King County water quality moorings keep a close eye on Puget Sound

By on August 14, 2013
King County's marine monitoring buoy off Point Williams in Puget Sound (Credit: Kimberle Stark)

When King County’s marine water quality monitoring program retired a data buoy that once floated off of Alki Point in Puget Sound, the program’s staff quickly learned what a popular resource the buoy’s online data had become.

“All of a sudden we got some calls from some scuba divers saying, ‘What happened to that? We would look at that data,'” said Kimberle Stark, a marine biologist with the county’s Department of Natural Resources and Parks.

And the debut of the buoy’s replacement, which appeared off Point Williams, was just as conspicuous.

“Literally the day we deployed the new one last week, we were getting calls. ‘What’s this? What’s going on here?'” she said. “It immediately showed up on a couple blogs over there.”

The county’s water quality monitoring in Puget Sound began in the 1960s as an attempt to make sure the municipal wastewater discharges weren’t degrading the habitat. It has since grown into a multifaceted and high-tech monitoring initiative that rivals the breadth of some state programs.

The county has collected near real-time, high-frequency data since 2008 when it partnered with the Seattle Aquarium to host two moored water quality sondes. The instruments, both YSI 6600 V2 EDS, measure temperature, conductivity, pressure, dissolved oxygen, turbidity, pH and fluorescence every 15 minutes. A weighted pulley system keeps the sondes at relatively fixed depths, with one around 1 meter below the surface and the other 10 meters below.

The Point Williams buoy carries another sonde, and two more sondes are installed in inner Quartermaster Harbor–one at the Quartermaster Yacht Club and another at Dockton Park. These instruments are mounted to pilings and piers, which means they remain stationary as depth changes with the tides. The fixed locations also allowed their pressure sensors to detect a slight rise in the water’s surface after the 2011 tsunami that devastated the Japanese coast. Stark said it was surprising to see an effect that far away.

“The water level rose about two to five centimeters. It doesn’t sound like a lot, but it was actually quite large,” she said. “The water was sloshing around for like three days, and that mooring picked it up, which was amazing.”

It was also useful to scientists. Stark said the data from will help efforts to predict the effects of future tsunamis on the sound.

Impressive biofouling on the YSI 6600 installed at Dockton Park (Credit: Bob Kruger)

Impressive biofouling on the YSI 6600 installed at Dockton Park (Credit: Bob Kruger)

The county also runs the only phytoplankton community monitoring program targeting all species in the sound, Stark said. One reason that kind of program is rare is that marine phytoplankton can be difficult to identify and not many scientists have that expertise. It turns out that Gabriela Hannach, a scientist in the county’s environmental lab, does.

“There are very few marine phytoplankton taxonomists around,” Stark said. “And we thought, ‘My goodness, we have one right in our lab. We need to take advantage of this.'”

The phytoplankton community information paired with other water quality data — like nutrients and chlorophyll — tells the county’s scientists a more comprehensive story of what’s going on, Stark said.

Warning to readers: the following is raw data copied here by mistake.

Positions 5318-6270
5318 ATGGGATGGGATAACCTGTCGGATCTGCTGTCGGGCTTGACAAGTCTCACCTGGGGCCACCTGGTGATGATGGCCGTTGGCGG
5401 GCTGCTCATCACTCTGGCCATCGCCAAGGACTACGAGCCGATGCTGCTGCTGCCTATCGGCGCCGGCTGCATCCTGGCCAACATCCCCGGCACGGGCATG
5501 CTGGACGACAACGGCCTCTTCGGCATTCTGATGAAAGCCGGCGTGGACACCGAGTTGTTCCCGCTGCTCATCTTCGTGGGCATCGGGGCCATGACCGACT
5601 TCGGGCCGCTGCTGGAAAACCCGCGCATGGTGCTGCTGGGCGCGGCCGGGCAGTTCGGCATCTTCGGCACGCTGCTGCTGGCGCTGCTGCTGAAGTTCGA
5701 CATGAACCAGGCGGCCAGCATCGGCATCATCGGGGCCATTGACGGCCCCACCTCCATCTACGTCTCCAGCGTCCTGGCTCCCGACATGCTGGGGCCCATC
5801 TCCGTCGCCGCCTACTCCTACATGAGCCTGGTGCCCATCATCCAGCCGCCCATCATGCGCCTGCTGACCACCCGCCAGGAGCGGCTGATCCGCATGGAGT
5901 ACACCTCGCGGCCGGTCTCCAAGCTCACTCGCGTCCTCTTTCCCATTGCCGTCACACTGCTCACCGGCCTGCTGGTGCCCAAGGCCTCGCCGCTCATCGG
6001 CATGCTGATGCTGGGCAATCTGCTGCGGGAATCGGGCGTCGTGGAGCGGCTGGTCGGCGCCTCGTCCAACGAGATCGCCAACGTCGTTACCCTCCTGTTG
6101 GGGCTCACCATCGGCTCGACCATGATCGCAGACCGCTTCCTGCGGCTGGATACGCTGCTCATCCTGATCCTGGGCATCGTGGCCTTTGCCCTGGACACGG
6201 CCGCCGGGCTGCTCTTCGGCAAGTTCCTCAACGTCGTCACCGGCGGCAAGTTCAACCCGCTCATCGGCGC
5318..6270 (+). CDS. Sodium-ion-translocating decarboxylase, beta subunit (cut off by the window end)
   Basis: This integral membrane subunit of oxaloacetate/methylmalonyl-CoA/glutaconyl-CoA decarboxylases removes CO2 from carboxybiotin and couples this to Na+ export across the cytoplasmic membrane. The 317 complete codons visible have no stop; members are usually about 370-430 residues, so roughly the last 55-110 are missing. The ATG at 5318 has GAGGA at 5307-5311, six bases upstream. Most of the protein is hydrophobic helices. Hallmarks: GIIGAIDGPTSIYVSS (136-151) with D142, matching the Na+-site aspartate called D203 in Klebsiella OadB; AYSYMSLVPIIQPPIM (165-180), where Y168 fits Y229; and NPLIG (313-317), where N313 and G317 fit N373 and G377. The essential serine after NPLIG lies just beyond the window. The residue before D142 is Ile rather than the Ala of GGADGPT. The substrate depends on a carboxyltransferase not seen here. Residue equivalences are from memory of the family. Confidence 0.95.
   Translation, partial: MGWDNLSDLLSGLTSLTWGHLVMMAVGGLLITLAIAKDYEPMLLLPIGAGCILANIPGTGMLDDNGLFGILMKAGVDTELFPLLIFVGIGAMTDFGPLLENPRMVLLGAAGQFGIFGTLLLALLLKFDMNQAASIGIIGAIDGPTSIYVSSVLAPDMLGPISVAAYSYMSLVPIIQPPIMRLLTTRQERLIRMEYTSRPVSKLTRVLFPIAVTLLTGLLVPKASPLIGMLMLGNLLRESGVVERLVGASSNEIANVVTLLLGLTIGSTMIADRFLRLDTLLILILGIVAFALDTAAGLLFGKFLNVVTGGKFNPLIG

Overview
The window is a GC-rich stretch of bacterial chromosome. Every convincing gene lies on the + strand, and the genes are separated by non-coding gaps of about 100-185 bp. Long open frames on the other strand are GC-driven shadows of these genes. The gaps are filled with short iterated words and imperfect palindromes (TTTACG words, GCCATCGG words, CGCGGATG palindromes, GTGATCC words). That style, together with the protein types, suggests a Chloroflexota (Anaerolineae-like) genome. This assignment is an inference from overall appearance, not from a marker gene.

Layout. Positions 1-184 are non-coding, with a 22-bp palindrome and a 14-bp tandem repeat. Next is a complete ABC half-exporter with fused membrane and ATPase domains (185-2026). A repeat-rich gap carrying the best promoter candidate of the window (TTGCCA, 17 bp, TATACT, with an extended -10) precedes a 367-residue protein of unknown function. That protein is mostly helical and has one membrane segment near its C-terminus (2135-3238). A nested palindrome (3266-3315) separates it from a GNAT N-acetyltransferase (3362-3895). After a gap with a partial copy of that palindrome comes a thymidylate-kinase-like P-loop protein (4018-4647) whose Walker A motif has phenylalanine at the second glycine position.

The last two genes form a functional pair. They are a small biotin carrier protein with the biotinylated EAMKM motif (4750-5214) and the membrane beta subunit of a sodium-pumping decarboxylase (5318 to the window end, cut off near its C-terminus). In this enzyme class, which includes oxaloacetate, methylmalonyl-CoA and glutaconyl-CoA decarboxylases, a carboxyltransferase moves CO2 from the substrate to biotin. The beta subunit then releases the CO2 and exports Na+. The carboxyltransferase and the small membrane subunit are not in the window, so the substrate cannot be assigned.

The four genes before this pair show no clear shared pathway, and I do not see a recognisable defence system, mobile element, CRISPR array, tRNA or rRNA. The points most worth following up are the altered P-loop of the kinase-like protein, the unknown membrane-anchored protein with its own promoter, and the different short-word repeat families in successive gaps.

Along with its monitoring moorings, the county collects monthly water column profiles using a CTD equipped with WET Labs, Seabird and LI-COR sensors that measure chlorophyll, conductivity, depth, dissolved oxygen, salinity, temperature and photosynthetically active radiation.

While the monthly data is important, the high-frequency data from the moorings has helped the county take a closer look at processes that occur on a shorter time scale. For example, the instruments revealed dramatic 24-hour swings in dissolved oxygen that Stark said were unexpected.

In the summer months, the sondes in Quartermaster Harbor were detecting DO levels above 20 milligrams per liter, which amounts to more than 200 percent saturation. At night, the levels would drop below 2 milligrams per liter, approaching hypoxia.

Graphed data collected at the Quartermaster Yacht Club shows swings in dissolved oxygen (Credit: Kimberle Stark)

Graphed data collected at the Quartermaster Yacht Club shows swings in dissolved oxygen (Credit: Kimberle Stark)

“Even though the sensor is very very good, I didn’t believe the numbers,” Stark said. “We actually had one of our lab guys go out and take a sample as early in the morning as possible, especially when we were having those high numbers. Sure enough, they were saying there were bubbles in the water it was so supersaturated.”

The lows, meanwhile, only last around six hours.

“So at least mobile animals can move away if they need to go to areas with higher oxygen,” she said. “But we are going to be paying attention to make sure those lows don’t linger any longer than that. ”

For Environmental Monitor coverage of water quality monitoring stations on King County’s major lakes, look here.

Top image: King County’s marine monitoring buoy off Point Williams in Puget Sound (Credit: Kimberle Stark)

About Jeff Gillies

Jeff spent three years writing about fish and science around the Great Lakes. Now he writes here about fish and science across the country. He's the editor of the Environmental Monitor.

One Comment

  1. Patrick Higgins

    August 15, 2013 at 8:12 am

    “Impressive biofouling on the YSI 6600 installed at Dockton Park” is the caption on the picture. While the biofouling is pretty impressive, I think the anti-fouling at the end of the sonde is the most impressive part! Can you imagine what those sensors would look like and how quickly the data would have gone bad without that anti-fouling? Good article – thanks for posting.

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